My father, in 1966, jumped off a third story hotel
balcony with intentions of diving headfirst into a pool.
The problem was, the supports were loose and gave way
as he stood atop the iron railing and pushed off. . .
This is not your average New Jersey childhood: a circus tiger attack, a schoolmate’s
abduction, heartbreaking addicts, and a blind bad-ass granny. Scott Loring Sanders’
suburban adolescence overflowed with perils: bone-crushing water slides, hitchhiking
serial killers, a chilling collision in a ‘71 Impala. From his tough, complex father to
Sanders’ own reckoning of fatherhood and alcohol, SURVIVING JERSEY is a tour-de-force
exploration of the risks that shaped a generation’s youth.
"SURVIVING JERSEY is an amusement park of riches, and Scott Sanders is your brave, big-hearted tour guide, leading the way through a series of unforgettably madcap adventures. Exuberant, gritty, and laugh-out-loud funny, this book is one for the ages."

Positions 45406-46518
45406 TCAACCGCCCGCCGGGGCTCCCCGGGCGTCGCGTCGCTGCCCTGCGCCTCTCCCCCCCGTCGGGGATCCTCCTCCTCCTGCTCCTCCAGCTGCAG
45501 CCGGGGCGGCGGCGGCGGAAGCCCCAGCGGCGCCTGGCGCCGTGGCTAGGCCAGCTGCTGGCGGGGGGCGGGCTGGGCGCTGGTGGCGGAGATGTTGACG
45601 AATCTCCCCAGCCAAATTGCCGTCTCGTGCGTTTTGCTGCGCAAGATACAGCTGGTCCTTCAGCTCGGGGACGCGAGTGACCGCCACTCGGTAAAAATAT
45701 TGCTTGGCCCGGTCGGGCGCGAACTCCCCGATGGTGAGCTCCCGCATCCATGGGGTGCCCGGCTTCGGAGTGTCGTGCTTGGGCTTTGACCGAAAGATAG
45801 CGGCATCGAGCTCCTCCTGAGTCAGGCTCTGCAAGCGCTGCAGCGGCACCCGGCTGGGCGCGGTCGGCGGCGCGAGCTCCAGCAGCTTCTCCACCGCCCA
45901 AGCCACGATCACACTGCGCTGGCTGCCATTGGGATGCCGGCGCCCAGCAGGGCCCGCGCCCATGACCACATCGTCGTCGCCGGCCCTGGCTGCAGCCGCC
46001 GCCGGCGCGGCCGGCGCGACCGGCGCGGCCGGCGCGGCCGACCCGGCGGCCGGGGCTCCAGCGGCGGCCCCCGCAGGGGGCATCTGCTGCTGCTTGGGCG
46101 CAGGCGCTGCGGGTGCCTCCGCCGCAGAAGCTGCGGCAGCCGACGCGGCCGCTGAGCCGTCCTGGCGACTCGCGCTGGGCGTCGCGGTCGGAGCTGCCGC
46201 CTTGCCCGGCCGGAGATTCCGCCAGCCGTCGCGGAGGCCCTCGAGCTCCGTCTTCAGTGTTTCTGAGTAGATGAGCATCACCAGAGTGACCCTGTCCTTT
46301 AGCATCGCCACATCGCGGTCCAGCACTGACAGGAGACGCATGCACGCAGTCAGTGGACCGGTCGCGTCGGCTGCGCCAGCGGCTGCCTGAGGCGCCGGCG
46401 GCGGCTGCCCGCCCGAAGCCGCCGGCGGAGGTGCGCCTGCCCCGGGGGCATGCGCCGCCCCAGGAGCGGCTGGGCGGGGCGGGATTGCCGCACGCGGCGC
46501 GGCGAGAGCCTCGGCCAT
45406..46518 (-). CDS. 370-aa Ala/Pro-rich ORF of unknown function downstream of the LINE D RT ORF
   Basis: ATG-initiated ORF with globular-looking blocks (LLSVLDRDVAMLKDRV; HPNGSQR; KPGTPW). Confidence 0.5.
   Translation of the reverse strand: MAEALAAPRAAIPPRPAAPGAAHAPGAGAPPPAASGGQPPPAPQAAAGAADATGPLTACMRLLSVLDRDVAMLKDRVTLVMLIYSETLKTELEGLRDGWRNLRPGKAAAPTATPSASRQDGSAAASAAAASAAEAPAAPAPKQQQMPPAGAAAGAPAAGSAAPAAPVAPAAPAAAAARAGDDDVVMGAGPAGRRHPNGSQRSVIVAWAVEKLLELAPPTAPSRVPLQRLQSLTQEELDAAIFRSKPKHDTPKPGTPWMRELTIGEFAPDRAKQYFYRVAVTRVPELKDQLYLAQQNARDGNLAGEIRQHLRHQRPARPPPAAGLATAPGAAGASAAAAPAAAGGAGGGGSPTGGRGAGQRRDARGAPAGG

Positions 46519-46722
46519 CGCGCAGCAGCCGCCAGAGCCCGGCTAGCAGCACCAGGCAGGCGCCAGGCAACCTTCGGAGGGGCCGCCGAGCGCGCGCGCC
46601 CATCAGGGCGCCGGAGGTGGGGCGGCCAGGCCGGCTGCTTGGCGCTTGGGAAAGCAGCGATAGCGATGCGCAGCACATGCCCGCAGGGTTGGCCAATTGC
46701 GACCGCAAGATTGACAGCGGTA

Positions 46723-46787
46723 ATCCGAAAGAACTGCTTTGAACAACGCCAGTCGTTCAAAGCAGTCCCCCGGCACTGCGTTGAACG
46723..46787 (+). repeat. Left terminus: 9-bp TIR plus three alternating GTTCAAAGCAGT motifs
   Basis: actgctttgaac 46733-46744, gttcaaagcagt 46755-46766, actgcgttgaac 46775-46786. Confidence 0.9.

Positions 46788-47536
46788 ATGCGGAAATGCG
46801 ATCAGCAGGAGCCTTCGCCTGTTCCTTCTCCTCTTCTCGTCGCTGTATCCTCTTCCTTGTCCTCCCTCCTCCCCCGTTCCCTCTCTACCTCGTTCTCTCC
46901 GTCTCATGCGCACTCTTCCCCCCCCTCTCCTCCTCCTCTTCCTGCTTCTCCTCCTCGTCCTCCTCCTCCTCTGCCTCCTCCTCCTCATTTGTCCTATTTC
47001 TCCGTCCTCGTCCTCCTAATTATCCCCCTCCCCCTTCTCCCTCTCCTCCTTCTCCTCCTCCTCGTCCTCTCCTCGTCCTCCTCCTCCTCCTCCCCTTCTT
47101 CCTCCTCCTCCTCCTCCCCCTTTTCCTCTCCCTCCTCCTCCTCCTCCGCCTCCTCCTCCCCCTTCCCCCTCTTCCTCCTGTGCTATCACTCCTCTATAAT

- Matthew Vollmer, author of Gateway to Paradise
"Childhood is precarious, and so are families, and apparently so is the Garden State. Scott Loring Sanders’ SURVIVING JERSEY brings all of these perilous locations vividly to life in an absorbing amalgam of ravenous tigers, crazy coincidences, memorable characters, and human folly. A good read for anyone from New Jersey, or anyone seeking a few compelling reasons to steer clear."
- Dinty W. Moore, author of Between Panic & Desire
Scott Loring Sanders has had short fiction and nonfiction widely
published and anthologized, including work selected for Best
American Mystery Stories and chosen as Notable in Best
American Essays. Sanders has published two novels, a collection
of short fiction, and was the Writer-in-Residence at the Camargo
Foundation in Cassis, France. Surviving Jersey is his first book of
Launch event: October 4, 2017, Porter Square Books, Cambridge
Stay tuned for reviews, excerpts and event news
Danger & Insanity in The Garden State
Scott Loring Sanders
$15.00 paperback ISBN 9781944853358
"I have conversations with my 'other self' all the time, my 'second person'. . ."